Category: Other useful plants

Winter Garden Plants

For the front garden, we decided on a fairly tight theme: plants chosen for their fall and winter features. You might think that this plan would feel restrictive or limiting, but I actually found it to inspire my creativity. I started by ordering a few varieties of willow, with their colorful winter stems. That led on to other plants with interesting stems and bark, and then on to plants with colorful berries, blooms or foliage through the cold season. In this post, I’ll list some of the best small trees, shrubs, and perennials for winter color.

Here’s a video tour of the garden as it stands going into winter of 2017:

Stems and Bark

Both dogwoods and willows display brightly colored stems after their foliage drops in the fall, and that color often intensifies over the following months. We selected 5 varieties of willow and 3 dogwoods for the front garden. They all put on their best color on first-year growth, so I recommend a low annual spring pruning.

  • Salix x. ‘Flame’
  • Cornus ‘Midwinter Fire’
  • Salix rubens ‘Hutchinson’s Yellow’
  • Cornus ‘Winter Flame’
  • Salix alba ‘Chermesina’
  • Cornus sericea
  • Salix matsudana tortuosa – red corkscrew willow
  • Salix alba ‘Britzensis’

To round out the bark colors and textures, I also added:

Paperbark Maple – photo by Derek Ramsey
  • Acer griseum – paperbark maple, for its ornamental peeling trunk
  • Rubus thibetanus – ghost bramble, for its striking white canes
  • Lagerstroemia indica – for its patchwork of stem colors

Flowers for the Winter Garden

At first consideration, I would have been pressed to think of many plants that carry flowers through the cold of winter. We started with the late winter blooming Witch Hazel ‘Jelena’, but then expanded my definition to include shrubs and perennials that flower late into the fall or push the boundaries of early spring. Pictured is Mahonia intermedia, and our other selections are listed below:

  • Mahonia intermedia
  • Helleborus hybrids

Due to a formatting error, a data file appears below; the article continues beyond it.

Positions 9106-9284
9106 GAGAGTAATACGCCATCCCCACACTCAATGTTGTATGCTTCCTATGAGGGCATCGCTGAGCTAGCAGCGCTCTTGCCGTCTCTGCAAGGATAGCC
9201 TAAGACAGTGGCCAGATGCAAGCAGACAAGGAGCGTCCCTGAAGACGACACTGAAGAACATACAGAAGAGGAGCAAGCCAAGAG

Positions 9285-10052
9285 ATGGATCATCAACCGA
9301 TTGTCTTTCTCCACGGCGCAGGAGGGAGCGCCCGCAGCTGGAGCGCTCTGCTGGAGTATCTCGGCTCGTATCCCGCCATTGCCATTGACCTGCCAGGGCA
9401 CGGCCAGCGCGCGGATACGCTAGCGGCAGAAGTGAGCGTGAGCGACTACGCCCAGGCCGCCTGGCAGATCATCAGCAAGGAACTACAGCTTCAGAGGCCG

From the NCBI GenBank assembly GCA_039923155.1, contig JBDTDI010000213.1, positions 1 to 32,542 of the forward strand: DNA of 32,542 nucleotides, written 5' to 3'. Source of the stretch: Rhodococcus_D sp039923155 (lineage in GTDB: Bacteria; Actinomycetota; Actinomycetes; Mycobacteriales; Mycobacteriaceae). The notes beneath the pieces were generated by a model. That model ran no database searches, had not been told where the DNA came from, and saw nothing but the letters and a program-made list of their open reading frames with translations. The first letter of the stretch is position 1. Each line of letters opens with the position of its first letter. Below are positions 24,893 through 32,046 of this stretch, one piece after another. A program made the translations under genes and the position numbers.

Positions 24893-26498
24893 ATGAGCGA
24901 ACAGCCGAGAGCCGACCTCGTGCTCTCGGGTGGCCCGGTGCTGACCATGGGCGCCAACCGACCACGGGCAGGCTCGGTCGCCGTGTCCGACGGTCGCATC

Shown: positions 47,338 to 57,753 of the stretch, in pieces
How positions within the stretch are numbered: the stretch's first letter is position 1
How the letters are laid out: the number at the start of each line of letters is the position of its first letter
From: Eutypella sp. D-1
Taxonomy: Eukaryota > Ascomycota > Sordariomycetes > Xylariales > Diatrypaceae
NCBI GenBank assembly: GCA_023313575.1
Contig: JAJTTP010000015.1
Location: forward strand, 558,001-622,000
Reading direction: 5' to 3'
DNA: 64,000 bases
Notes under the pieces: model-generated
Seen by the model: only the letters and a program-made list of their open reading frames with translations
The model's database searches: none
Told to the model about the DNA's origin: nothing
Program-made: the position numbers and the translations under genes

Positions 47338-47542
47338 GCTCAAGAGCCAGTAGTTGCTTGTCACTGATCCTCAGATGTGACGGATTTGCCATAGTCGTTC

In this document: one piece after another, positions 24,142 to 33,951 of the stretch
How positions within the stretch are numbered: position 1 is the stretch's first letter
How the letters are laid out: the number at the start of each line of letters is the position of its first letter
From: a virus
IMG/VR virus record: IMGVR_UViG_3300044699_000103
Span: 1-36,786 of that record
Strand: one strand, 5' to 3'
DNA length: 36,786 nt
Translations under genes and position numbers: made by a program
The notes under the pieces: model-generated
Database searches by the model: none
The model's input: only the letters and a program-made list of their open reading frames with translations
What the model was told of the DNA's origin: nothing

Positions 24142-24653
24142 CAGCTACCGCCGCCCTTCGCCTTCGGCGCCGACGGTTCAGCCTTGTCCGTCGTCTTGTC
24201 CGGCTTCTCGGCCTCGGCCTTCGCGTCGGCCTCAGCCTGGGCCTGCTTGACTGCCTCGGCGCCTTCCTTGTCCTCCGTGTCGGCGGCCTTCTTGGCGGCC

• Hypericum – St. John’s Wort
  • Schizostylis coccinea
  • Hamamelis ‘Jelena’
  • Ribes sanguineum – flowering current, for very early spring
  • Viburnum ‘Dawn’
  • Sarcococca confusa – Himalayan Sweet Box
  • Bergenia cordifolia


I’m going to have to include roses in this category, because their main winter feature is their fruit. I chose these three for the winter garden:

  • Rosa davidii – which also has deep red colored stems
  • ‘Ballerina’ – a hybrid musk with a veritable cloud of small hips
  • ‘Magic’ – a not-so-miniature mini rose with great fruit

Some of the most exciting color for the fall and winter garden comes from brightly shaded berries like these:

  • Callicarpa americana
  • Ilex aquipernyi ‘San Jose’
  • Hypericum – for the fruit as well as flowers
  • Callicarpa bodinieri

Foliage and Form

I still have some space in the winter garden, and my plan is to spend it on some of those evergreens and structural elements that tie a garden together when most of the other foliage has dropped. So far, I’ve planted:

  • Cephalotaxus fortuneii
  • Buxus ‘Winter Gem’
  • Abies koreana
  • Thuja occidentalis ‘Teddy’

The holly (Ilex) and himalayan sweet box (Sarcococca) listed above are also evergreen, and could be listed in this category as well. In addition to these conifers and broadleaf evergreens, I’m pondering the addition of ornamental grasses, which can hold their structure well in the winter. Even a deciduous shrub like Euonymus alata (burning bush) can add an architectural quality due to the cool way it accumulates snow atop its winged branches.

I’ll run out of space before I run out of plants

My one conclusion from designing this garden is this: once you start looking, there are plenty of plants with interesting winter features. There’s definitely some call for winter-blooming bulbs, ultra-early perennials, and the list of conifers with striking foliage is massive. I’ve made good progress in deciduous plants with colorful stems, but even within the willow family, there are another 3 or 4 I’d like to wedge into the beds somewhere. I’ll be making videos as the garden matures and fills in. If you’re interested, you can subscribe to my Youtube channel to get the updates. If you have any suggestions, I’d be happy to hear those as well.






If you actually love having insects in your garden, plant these:

You’re not freaked out by “bugs” in the garden – because you know a balanced population of insects is the secret to a healthy garden.

There are all sorts of plants you can include in your garden to support the health of bees, butterflies, and other garden helpers. In general, any increase in plant diversity is helpful – but I’ve prepared a list of plants that can “fill the gaps” in feeding and supporting the beneficials. To round-out your insect-friendly garden plan, choose some from each of these 6 groups: